Prime Minister Hun Sen has defended Cambodia from criticism over its chairing of a Southeast Asian ministerial meeting which led to an unprecedented delay in the adoption of a joint statement over the region's dispute with Beijing on overlapping territorial claims in the South China Sea.
Some diplomats from the Association of Southeast Asian Nations (ASEAN) had charged that Cambodia had been influenced by its giant ally China not to incorporate the views of ASEAN member states the Philippines and Vietnam in the statement, causing an impasse at the meeting last week.
Endless arguments over the text on the South China Sea dispute prevented the ASEAN foreign ministers from issuing their customary joint statement for the first time in the 10-member bloc's 45-year history at the conclusion of their meeting in Phnom Penh on July 13.
In a face-saving move, Cambodia announced Friday that the Southeast Asian states had finally emerged with a statement calling for restraint and dialogue over the South China Sea and vowed to work towards a "code of conduct" governing nations with overlapping territorial claims in the vast sea.
The ministers had agreed on six principles, including a commitment to respect international laws and the non-use of force to settle disputes on the sea, where tensions have flared recently with Vietnam and the Philippines accusing Beijing of increasingly aggressive behavior, officials said.
The Cambodian cabinet issued a statement after the ASEAN understanding reached Friday, quoting Hun Sen as saying that that the six principles were in fact initiated by Cambodia.
“The six-point principles are a Cambodia success as the ASEAN chair,” Hun Sen said.
“Cambodia is responsible as the ASEAN chair. Cambodia is working to resolve any differences about the South China Sea dispute and to bring about unity to resolve the dispute with China based on ASEAN and China policy.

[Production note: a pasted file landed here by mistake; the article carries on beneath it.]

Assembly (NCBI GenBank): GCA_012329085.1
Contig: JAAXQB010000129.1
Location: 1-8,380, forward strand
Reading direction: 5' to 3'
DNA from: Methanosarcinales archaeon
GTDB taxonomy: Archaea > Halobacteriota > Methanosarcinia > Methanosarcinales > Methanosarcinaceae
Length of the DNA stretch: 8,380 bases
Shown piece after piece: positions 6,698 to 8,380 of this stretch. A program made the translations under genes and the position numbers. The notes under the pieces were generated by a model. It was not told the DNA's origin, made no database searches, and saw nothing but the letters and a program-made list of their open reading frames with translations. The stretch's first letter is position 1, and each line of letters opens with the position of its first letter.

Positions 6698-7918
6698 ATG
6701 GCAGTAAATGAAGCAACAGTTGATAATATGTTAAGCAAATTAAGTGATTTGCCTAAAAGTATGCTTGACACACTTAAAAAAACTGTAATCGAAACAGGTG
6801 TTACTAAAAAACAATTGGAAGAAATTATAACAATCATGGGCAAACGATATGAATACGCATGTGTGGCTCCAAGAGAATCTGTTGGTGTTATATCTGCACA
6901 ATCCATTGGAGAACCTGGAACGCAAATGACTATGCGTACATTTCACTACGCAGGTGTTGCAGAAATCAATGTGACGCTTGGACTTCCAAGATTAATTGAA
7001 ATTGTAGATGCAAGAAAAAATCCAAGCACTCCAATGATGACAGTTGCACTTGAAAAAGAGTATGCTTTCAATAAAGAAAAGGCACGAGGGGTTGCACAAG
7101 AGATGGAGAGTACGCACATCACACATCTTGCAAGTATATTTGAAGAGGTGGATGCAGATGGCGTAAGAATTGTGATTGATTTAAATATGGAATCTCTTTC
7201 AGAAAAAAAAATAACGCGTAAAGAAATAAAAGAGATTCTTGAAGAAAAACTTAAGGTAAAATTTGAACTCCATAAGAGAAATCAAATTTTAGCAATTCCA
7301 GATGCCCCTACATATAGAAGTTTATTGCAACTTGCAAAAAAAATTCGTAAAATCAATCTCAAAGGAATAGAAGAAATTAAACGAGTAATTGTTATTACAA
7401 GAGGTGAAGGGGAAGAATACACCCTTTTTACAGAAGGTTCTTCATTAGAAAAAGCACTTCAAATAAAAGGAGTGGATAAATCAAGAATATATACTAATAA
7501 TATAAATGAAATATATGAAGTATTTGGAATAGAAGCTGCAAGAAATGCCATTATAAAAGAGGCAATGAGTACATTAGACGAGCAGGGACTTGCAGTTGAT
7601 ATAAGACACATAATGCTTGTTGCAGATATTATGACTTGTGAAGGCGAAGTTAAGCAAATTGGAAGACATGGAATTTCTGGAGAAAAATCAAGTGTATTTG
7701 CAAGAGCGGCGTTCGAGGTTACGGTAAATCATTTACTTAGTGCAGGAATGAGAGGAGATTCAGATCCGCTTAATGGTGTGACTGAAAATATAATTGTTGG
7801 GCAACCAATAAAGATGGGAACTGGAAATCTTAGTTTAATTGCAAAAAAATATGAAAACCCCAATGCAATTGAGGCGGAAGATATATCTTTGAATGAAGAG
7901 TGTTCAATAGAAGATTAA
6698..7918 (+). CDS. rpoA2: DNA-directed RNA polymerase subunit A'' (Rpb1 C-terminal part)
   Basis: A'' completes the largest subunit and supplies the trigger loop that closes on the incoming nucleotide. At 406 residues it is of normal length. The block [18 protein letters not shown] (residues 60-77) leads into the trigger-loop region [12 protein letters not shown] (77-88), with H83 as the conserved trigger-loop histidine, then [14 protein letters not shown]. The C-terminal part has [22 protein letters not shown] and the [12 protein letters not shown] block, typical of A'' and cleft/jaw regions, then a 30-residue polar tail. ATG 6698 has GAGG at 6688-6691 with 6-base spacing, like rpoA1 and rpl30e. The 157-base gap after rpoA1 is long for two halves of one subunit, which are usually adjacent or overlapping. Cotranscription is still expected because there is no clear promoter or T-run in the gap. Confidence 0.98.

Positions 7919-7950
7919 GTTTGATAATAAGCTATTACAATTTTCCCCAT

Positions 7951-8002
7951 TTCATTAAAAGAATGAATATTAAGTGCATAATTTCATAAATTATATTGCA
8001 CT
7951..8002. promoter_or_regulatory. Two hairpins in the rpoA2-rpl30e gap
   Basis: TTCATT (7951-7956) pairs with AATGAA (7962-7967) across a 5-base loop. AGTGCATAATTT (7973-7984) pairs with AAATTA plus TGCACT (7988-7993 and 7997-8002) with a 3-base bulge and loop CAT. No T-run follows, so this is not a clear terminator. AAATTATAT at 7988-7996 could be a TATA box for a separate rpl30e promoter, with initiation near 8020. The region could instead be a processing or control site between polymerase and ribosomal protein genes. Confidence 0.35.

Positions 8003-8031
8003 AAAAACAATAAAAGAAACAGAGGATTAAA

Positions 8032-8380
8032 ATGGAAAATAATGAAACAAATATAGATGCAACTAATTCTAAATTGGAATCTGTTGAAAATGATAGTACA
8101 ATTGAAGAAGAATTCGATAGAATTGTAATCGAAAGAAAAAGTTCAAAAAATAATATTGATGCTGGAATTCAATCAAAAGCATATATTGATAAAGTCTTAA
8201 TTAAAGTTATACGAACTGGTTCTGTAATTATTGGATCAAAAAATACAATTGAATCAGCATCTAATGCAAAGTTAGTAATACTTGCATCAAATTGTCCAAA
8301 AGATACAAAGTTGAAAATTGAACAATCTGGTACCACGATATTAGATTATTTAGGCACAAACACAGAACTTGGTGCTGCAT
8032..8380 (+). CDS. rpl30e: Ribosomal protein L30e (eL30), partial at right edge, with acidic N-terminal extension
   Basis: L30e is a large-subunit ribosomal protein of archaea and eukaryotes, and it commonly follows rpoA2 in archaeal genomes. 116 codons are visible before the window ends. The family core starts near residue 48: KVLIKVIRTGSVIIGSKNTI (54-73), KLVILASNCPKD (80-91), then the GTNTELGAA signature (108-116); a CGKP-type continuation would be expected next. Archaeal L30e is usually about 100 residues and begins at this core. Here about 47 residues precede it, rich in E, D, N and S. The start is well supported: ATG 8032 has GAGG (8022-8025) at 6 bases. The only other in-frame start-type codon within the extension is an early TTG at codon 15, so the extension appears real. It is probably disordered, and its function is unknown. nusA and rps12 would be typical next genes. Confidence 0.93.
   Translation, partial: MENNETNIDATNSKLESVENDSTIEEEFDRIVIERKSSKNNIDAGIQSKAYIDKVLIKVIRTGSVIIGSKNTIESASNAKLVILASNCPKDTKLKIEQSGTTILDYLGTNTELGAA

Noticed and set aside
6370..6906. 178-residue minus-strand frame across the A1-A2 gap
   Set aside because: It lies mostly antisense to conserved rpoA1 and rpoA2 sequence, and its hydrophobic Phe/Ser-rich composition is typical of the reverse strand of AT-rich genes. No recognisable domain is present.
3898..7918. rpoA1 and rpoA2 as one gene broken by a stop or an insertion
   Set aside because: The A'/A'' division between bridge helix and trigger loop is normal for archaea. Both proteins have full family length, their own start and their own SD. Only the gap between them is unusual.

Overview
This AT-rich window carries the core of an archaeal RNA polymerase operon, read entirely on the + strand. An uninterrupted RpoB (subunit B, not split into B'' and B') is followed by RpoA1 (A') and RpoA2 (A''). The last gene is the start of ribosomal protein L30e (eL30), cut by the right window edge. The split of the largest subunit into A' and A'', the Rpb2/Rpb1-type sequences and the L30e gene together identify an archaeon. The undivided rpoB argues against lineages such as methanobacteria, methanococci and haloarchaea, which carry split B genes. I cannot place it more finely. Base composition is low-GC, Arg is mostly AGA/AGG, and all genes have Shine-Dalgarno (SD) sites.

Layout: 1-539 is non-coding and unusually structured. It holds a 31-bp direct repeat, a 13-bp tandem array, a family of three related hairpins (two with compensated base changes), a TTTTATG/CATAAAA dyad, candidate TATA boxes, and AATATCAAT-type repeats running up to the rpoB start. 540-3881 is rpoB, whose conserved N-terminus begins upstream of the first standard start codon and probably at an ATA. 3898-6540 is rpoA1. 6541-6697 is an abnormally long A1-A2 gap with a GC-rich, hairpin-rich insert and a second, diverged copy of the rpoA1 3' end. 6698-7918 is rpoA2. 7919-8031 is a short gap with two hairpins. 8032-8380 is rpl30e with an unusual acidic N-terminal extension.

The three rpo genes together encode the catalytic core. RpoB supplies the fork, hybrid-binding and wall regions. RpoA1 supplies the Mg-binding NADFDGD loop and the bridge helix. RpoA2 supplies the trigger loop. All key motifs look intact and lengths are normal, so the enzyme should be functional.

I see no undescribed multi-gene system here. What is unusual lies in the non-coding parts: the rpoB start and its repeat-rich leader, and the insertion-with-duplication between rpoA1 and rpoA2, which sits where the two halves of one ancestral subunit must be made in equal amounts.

"This is showing the world our independence and ability to protect ASEAN interests," Hun Sen said.
The six-point statement however did not include the key issue that had caused the impasse at the ASEAN talks—a call by the Philippines and Vietnam for the inclusion of a specific reference to Beijing's alleged encroachment in their respective exclusive economic zones and continental shelves.
Beijing claims sovereignty over nearly all of the South China Sea, but ASEAN members the Philippines, Vietnam, Malaysia, and Brunei have overlapping claims in the area, which is believed to contain vast oil and gas reserves.
A standoff at the Scarborough Shoal, a horseshoe-shaped reef in waters that both China and the Philippines claim, began earlier this year when Manila accused Chinese fishermen of poaching in its exclusive economic zone, including the shoal.
Both sides had sent government ships to the area.
Vietnam has faced its own problems with China, mostly resulting from Beijing's detention of Vietnamese fishermen in disputed waters.
Hanoi has also protested a recent announcement by the state Chinese oil company opening nine oil and gas lots for international bidders in areas overlapping with existing Vietnamese exploration blocks.
Reported by Sok Serey for RFA's Khmer service. Translated by Samean Yun. Written in English by Parameswaran Ponnudurai.